30 avoid social engineering & malicious software
Do not open attachments unless you are expecting the with the attachment and you trust the sender. Do not click on links in s unless you are absolutely sure of their validity. Only visit and/or download software from web pages you trust. Attachments Attachments should be opened only from trusted senders. If you are not expecting an attachment from the sender, it’s a good idea to call and confirm, before opening the attachment. Spam often asks for sensitive information. Links in s Never click on link in attachment, except only when you are expecting it. If you are not expecting an link from the sender, it’s a good idea to call and confirm, before clicking the link. If you hover the cursor over an ’s web link description, the link should be displayed on the bottom of the browser. Make sure both of them match. Trustworthy Web Pages Software download should be done only from trusted websites like Microsoft for Windows updates and Office application updates. Avoid downloading and using freeware or shareware, since most of them either don’t come with technical support or full functionality.

31 Other hacker tricks to avoid
Be sure to have a pop-up blocker installed Pop-up blockers do not always block ALL pop-ups so always close a pop-up window using the ‘X’ in the upper corner. Never click “yes,” “accept” or even “cancel” Infected USB drives are often left unattended by hackers in public places. A pop-up blocker should be installed (many browsers have them as add-ons), but they do not always block all pop-ups Do not respond to pop ups while working online. For example, a malicious pop up message may say that you have a virus on the system. Close it by clicking on X in the upper right corner. If you click OK, it might install spyware or other malicious code.’ Infected USB drives are often left unattended by hackers in public places. They intend for unsuspecting people to take the USB home or to the office and unknowingly install the worm or malicious code.

32 Secure online banking & business
Always use secure browser to do online activities. Frequently delete temp files, cookies, history, saved passwords etc. https:// Symbol showing enhanced security Always use secure browser to do online activities. Frequently delete temp files, cookies, history, saved passwords etc. Look for https and/or lock or secure symbol

33 Back-up important information
No security measure is 100% What information is important to you? Is your back-up: Recent? Off-site & Secure? Process Documented? Tested? Encrypted? Backup should be done (at least)once a week. If possible, store to a removable media. The removable media should be big enough to hold 52 weeks of backup (e.g., 500GB). Do a full backup once a month and store it in offsite location. This would be useful in case of a disaster in your office (fire, theft, flood, etc). On the removable media create 12 folders for each month. Backup data should be tested periodically to ensure reliability.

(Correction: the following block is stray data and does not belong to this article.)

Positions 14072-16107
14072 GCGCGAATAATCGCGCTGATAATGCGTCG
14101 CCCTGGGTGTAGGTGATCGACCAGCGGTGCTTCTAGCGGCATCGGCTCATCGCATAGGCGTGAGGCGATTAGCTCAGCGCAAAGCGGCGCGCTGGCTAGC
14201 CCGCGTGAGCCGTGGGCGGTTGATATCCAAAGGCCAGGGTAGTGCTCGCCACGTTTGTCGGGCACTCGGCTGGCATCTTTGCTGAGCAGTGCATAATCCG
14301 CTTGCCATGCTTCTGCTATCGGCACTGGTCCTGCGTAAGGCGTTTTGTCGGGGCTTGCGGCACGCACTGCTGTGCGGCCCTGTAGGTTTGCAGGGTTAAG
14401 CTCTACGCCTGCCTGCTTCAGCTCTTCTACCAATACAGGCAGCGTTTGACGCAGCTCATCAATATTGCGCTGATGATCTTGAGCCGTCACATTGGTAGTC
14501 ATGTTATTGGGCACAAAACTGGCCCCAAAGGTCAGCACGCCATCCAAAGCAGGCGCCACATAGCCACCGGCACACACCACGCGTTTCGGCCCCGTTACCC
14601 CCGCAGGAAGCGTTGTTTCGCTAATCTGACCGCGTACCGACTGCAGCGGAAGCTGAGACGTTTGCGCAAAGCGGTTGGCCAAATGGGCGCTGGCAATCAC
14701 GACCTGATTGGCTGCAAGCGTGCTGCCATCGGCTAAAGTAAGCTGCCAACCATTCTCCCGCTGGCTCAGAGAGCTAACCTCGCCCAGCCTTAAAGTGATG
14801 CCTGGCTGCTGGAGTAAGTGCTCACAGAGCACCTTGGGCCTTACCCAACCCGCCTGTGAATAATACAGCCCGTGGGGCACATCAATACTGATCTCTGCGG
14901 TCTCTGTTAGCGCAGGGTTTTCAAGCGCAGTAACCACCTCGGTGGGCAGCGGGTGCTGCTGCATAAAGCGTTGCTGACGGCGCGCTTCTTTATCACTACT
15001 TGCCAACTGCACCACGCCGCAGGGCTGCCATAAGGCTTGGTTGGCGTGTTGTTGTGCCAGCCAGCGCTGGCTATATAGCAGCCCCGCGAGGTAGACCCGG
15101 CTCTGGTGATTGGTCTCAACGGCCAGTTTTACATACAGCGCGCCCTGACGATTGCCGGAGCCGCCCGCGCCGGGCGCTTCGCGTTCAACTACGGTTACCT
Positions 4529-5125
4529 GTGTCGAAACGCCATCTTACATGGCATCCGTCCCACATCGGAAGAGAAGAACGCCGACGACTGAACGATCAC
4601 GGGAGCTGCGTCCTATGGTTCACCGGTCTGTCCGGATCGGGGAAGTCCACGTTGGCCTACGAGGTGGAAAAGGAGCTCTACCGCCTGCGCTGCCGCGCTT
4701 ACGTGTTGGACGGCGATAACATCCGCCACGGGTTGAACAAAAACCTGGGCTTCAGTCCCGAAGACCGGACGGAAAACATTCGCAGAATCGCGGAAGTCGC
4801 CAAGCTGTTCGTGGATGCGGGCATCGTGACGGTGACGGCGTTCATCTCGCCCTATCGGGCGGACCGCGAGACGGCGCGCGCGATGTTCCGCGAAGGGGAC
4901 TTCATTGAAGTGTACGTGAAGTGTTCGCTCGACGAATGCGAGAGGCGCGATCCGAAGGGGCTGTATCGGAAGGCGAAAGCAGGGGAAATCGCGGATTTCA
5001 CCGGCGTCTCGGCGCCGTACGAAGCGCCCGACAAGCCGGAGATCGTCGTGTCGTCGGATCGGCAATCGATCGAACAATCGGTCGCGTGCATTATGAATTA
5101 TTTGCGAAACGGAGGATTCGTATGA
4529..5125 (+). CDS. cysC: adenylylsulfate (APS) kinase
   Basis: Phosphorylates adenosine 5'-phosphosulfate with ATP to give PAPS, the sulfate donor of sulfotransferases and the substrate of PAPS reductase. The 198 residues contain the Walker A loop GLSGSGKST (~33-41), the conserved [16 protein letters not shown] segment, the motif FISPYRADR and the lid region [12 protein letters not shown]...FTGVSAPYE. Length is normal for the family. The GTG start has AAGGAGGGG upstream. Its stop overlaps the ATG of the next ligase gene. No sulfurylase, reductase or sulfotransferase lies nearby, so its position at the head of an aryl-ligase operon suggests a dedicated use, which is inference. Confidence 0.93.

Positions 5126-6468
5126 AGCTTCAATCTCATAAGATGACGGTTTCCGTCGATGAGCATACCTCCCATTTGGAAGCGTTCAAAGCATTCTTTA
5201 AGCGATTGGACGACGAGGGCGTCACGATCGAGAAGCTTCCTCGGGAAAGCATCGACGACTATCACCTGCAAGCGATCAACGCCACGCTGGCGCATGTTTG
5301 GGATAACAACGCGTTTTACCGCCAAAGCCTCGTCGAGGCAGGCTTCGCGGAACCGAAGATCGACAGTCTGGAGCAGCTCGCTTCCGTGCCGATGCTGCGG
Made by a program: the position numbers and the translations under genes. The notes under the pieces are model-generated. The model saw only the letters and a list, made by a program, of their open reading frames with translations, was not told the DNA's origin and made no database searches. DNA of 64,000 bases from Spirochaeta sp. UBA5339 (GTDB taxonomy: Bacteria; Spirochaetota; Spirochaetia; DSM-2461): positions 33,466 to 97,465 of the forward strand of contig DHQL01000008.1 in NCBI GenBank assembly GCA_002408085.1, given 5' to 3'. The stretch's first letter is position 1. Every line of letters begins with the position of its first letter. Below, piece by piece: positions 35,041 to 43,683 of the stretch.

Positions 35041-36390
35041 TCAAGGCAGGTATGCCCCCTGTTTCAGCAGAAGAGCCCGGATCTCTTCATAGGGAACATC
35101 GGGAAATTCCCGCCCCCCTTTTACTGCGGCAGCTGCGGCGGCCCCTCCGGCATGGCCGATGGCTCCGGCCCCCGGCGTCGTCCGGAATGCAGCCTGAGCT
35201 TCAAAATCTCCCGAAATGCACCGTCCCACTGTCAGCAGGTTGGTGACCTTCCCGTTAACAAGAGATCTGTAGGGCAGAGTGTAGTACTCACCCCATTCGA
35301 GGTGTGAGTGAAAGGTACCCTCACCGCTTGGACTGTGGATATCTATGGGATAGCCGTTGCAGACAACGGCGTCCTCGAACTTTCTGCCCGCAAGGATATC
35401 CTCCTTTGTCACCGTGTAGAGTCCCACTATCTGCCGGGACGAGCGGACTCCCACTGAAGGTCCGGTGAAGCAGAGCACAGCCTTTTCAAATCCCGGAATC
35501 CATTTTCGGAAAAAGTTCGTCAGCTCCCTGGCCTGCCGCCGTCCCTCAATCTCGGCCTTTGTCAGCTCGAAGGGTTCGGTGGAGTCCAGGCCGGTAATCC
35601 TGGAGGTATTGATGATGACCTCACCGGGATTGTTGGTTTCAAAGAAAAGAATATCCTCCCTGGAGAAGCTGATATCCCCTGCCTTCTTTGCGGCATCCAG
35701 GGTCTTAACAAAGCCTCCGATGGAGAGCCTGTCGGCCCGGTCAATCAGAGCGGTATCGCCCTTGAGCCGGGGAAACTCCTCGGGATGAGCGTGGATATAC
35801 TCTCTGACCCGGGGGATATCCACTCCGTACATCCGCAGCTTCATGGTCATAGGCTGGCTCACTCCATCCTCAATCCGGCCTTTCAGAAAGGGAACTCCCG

34 The Fraud Problem Organizations lose 5-6% of revenue annually due to internal fraud = $652 Billion in U.S. (2006) Average scheme lasts 18 months, costs $159,000 25% costs exceed $1M Smaller companies suffer greater average $ losses than large companies Essentials of Corporate Fraud, T L Coenen, 2008, John Wiley & Sons

35 How is fraud Discovered?
Tips on fraud are most frequent method of discovering it. The percentages given for where the tips come from are percentages of total tips, not total fraud discoveries. Tips are most common way fraud is discovered. Tips come from: Employee/Coworkers 64%, Anonymous 18%, Customer 11%, Vendor 7% If you notice possible fraud, CONTACT: ?????????? Essentials of Corporate Fraud, T L Coenen, 2008, John Wiley & Sons

36 Additional Slides to insert
How is information security confidentiality to be handled? Show table of how information confidentiality is categorized and treated. Is there specific legal actions all employees should be concerned with? Physical security – how are the rooms laid out and how is security handled? Handling information at home on home computer – any special restrictions? On fraud slide, specify contact if fraud is suspected.

37 Put this knowledge to work!
These are best practices involving Information Security. Most of these practices are from the National Institute of Standards and Technology. Use these practices at home and at work to keep safe and secure. Employers have policies and procedures regarding secure practices. Be sure to understand them and adhere to them. It will protect you, your employer and your customers.